Back to the madcap dark looniness that is the ‘Victor’ LP. This record is a product of Alex’s mass homogenization of imagination following on in victorious fashion after hitting all us RUSH fans squarely over the head with his ‘axe’ (re: guitar) returning to Hard Rock territory on ‘Counterparts’ and the subsequent tour. And I hope you have traded for a free bootleg copy of the great RUSH unofficial bootleg ‘live-in-concert’ CD called ‘Nuts & Bolts’ from the 1994 tour that followed the 15th RUSH studio LP as it opened the door to RUSH becoming a ‘sole victor’ headlining/headbanging act by the Mid-1990s. No more having to open for KISS and URIAH HEEP or whomever. So those who think that ‘Victor’ sounds like a dark record should remember that it was a time of great jubilation and supreme success for the collective caravan we know and love as RUSH.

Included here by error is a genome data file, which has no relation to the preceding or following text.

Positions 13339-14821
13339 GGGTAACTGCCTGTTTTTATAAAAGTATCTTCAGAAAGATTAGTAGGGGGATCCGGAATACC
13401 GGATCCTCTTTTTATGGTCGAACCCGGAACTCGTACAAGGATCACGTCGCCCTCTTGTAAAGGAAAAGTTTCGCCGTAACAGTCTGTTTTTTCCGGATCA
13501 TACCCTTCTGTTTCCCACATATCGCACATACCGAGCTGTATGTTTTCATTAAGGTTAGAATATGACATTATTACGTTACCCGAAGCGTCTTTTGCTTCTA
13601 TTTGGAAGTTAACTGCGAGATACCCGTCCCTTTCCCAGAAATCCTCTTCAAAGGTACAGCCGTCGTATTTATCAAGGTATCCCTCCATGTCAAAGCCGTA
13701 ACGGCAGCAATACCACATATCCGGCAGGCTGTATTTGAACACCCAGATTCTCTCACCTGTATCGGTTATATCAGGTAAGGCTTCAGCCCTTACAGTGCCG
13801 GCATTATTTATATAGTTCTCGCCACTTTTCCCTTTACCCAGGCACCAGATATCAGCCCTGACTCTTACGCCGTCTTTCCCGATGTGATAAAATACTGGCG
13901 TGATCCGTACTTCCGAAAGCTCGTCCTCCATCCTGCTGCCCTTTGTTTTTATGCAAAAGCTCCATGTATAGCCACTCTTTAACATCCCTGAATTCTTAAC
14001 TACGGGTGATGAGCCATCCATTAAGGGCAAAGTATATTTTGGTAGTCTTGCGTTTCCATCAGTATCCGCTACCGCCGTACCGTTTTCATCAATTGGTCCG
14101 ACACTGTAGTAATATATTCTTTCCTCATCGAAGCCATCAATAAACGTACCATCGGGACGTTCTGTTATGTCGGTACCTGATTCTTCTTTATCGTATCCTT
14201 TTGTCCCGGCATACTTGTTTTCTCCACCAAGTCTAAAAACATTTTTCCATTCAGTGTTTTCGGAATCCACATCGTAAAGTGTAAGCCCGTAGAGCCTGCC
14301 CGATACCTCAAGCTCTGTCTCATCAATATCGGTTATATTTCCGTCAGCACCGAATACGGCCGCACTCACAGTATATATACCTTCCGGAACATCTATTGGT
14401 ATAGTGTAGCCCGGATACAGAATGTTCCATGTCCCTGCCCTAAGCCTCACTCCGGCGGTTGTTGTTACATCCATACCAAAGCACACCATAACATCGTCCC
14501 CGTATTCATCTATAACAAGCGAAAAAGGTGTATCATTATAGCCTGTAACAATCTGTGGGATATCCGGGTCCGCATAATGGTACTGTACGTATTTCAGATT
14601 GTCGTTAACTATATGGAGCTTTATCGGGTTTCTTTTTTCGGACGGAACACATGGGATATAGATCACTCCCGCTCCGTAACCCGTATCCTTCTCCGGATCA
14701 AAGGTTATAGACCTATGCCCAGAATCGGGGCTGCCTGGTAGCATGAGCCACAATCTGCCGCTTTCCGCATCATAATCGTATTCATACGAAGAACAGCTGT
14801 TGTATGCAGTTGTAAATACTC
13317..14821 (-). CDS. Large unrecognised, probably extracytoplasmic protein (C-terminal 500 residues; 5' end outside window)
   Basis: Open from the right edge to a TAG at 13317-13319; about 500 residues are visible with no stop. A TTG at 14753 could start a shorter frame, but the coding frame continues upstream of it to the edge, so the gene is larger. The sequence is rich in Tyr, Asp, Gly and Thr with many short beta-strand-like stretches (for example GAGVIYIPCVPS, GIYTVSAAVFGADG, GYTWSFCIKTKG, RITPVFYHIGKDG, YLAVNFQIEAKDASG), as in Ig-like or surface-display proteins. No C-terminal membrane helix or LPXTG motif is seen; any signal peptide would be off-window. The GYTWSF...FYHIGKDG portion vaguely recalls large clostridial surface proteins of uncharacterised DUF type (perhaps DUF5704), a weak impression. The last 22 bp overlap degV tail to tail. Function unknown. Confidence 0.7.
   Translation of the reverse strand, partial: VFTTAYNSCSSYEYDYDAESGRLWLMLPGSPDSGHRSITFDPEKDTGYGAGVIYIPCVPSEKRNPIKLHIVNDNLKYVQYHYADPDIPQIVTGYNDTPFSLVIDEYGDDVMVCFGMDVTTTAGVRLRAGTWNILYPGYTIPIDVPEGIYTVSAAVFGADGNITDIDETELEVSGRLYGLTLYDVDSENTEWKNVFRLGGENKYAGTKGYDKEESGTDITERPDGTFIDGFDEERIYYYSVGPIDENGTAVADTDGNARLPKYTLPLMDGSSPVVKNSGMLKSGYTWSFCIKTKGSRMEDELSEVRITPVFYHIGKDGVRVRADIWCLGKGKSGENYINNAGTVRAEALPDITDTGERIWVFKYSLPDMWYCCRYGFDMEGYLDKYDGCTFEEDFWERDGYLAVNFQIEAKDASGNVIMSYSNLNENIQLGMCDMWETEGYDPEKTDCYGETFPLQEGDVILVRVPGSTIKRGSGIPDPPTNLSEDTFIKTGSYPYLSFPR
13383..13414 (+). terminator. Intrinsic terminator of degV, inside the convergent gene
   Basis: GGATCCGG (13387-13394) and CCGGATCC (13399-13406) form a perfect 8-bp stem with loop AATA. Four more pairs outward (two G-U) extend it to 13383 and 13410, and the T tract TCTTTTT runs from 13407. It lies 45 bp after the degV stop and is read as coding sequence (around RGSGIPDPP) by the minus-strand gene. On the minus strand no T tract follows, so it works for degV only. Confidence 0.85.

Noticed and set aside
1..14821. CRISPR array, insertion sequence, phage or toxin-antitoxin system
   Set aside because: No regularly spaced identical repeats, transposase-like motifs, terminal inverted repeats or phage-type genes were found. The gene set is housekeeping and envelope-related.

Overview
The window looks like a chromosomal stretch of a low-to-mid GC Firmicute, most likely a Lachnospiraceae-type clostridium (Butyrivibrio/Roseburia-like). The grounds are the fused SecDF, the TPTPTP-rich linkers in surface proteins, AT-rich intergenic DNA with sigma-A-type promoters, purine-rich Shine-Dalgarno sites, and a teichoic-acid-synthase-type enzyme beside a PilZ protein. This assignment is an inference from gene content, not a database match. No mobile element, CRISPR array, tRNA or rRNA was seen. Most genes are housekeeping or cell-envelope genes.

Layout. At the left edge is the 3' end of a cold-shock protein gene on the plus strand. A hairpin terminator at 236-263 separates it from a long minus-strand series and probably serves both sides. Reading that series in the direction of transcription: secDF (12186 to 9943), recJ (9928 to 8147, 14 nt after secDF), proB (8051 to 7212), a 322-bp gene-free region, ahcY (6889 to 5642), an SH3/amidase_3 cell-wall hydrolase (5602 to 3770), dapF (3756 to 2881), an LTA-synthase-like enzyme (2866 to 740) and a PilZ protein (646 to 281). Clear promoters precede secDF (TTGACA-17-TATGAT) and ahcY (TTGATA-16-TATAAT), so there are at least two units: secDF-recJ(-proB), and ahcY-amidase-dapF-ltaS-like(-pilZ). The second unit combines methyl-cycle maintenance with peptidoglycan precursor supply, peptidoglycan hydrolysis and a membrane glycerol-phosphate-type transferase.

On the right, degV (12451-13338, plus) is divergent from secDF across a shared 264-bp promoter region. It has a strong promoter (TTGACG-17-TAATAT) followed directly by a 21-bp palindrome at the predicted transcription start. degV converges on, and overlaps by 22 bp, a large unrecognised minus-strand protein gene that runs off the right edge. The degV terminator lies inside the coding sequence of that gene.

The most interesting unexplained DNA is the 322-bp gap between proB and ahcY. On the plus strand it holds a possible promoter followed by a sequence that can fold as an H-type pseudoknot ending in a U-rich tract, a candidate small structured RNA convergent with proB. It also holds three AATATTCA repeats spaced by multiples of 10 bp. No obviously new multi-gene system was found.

Speaking officially, this era is most officially celebrated on 1998’s RUSH 3-CD ‘Different Stages’ set – which is a live-in-concert audio documentation of the CNTRPRTS & T4E tours mixed with a post-ATWAS ‘A Farewell To Kings’ 1978 live-in-concert bonus audio disc. Though it is ‘Nuts & Bolts’, unless you know of a better recording from the CNTRPRTS tour, alone, that follows on chronologically just before the oddball ‘Victor’ disc. Maybe an even better curio that preceeded ‘Victor’ was a ‘Counterparts’ demos recording with various songs interspersed with interview spillage with one member at least, of RUSH fielding questions with a straight originally-rendered reading by Pye Dubois of ‘(There is a Lake) Between Sun & Moon’ before Neil would cerebroectomize it and put the song back together again & long before it would be ever be played ‘live’ on-stage in remembrance of (as Geddy introducesit) ‘a fallen brother – John Entwhistle’, which is how Dirk introduced it years on from the time of the original studio recording of what simply became ‘Between Sun & Moon’. But so much for the screwy ‘Counterparts’ being the precursing frisbee that would roll into 1996. And by that time RUSH had also officially entered the ‘Tribute age’ that all veteran music acts become prey and prayed to with. ‘Working Man’ on Magna Carta Records came out also in this busy year that was 1996 with some virtuostic players playing a whole lotta RUSH cover tunes. The tidal wave that RUSH had began together in earnest with the eight-song RUSH debut LP in 1974 was now enjoying the fruits of having earned it’s 20th/Rhinestone anniversary with the record industry and the diehard fans and ascending/asserting musicians paying deep homage to the founders of Progressive Metal and lots of other sub-sub-genres of Heavy Rock & Prog that only the dexterous trio of RUSH could & did muster up for the world to figure out & enjoy.